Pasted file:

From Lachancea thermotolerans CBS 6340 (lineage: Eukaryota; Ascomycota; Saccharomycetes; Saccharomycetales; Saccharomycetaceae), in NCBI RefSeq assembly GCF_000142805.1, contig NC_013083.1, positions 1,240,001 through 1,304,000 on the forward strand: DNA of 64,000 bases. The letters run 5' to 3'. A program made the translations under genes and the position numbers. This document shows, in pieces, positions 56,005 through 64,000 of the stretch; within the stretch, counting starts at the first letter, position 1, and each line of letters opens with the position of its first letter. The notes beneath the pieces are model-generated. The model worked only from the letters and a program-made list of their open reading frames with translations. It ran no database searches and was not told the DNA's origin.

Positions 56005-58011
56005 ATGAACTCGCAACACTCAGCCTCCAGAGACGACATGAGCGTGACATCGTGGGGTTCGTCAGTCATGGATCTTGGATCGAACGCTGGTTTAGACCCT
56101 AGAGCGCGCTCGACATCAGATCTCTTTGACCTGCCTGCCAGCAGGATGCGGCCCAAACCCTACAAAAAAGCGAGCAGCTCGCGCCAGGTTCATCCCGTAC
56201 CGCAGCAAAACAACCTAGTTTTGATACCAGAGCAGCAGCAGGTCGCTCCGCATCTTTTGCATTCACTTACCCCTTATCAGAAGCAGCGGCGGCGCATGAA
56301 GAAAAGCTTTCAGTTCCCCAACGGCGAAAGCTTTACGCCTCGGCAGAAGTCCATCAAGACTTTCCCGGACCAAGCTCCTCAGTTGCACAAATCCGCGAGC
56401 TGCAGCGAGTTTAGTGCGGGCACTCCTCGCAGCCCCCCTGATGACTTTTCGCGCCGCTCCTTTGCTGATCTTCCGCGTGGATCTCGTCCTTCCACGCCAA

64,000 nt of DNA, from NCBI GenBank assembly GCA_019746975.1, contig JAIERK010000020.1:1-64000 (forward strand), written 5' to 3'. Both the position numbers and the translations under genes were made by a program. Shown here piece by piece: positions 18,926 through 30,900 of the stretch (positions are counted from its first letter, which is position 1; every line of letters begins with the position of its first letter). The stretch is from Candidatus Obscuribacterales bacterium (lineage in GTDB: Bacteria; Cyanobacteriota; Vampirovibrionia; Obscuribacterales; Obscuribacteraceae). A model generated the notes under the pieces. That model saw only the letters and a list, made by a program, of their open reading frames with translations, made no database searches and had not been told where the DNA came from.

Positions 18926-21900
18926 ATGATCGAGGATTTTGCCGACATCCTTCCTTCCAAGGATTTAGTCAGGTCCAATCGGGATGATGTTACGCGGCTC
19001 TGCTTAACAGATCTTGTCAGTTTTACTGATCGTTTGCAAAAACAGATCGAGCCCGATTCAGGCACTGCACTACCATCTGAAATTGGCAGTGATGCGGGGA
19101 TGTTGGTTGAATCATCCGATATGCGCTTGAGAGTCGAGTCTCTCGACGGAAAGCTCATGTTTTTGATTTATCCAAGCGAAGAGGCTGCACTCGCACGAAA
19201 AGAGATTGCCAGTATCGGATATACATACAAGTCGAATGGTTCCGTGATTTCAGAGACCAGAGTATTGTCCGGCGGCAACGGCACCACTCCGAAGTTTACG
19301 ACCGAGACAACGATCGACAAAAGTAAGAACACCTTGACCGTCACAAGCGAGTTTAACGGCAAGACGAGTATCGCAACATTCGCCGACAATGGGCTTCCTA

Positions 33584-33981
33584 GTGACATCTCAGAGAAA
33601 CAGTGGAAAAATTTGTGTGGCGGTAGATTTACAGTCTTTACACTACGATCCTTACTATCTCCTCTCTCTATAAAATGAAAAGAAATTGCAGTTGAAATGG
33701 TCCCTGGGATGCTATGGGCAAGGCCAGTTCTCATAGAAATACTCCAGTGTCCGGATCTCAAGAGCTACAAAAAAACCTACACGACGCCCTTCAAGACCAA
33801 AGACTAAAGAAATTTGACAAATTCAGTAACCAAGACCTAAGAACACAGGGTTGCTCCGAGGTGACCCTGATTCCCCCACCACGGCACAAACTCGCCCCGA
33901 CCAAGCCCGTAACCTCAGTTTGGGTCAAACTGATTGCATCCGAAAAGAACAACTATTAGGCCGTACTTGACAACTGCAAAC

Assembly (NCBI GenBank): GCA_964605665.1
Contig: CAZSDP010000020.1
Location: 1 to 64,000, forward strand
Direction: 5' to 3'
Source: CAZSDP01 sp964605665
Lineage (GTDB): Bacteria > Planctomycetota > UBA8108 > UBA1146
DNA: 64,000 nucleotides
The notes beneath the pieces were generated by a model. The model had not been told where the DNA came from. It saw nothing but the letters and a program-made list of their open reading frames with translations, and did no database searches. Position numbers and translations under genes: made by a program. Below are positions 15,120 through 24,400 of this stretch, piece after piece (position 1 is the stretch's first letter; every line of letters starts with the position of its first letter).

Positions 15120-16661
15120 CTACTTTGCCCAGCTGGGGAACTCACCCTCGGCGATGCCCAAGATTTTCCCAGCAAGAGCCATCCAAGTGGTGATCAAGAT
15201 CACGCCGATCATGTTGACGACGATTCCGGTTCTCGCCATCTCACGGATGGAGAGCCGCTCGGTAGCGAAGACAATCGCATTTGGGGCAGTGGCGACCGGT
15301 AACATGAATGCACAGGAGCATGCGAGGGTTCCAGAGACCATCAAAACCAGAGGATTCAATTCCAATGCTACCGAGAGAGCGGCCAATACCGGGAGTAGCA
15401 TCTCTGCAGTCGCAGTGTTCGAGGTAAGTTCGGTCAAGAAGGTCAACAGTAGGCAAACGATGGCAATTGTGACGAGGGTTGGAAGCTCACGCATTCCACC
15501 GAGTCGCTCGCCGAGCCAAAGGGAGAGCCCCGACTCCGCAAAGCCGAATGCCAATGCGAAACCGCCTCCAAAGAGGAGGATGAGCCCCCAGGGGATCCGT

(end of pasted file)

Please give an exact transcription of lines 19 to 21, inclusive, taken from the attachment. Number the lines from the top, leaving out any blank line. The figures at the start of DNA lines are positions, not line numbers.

33801 AGACTAAAGAAATTTGACAAATTCAGTAACCAAGACCTAAGAACACAGGGTTGCTCCGAGGTGACCCTGATTCCCCCACCACGGCACAAACTCGCCCCGA
33901 CCAAGCCCGTAACCTCAGTTTGGGTCAAACTGATTGCATCCGAAAAGAACAACTATTAGGCCGTACTTGACAACTGCAAAC

Assembly (NCBI GenBank): GCA_964605665.1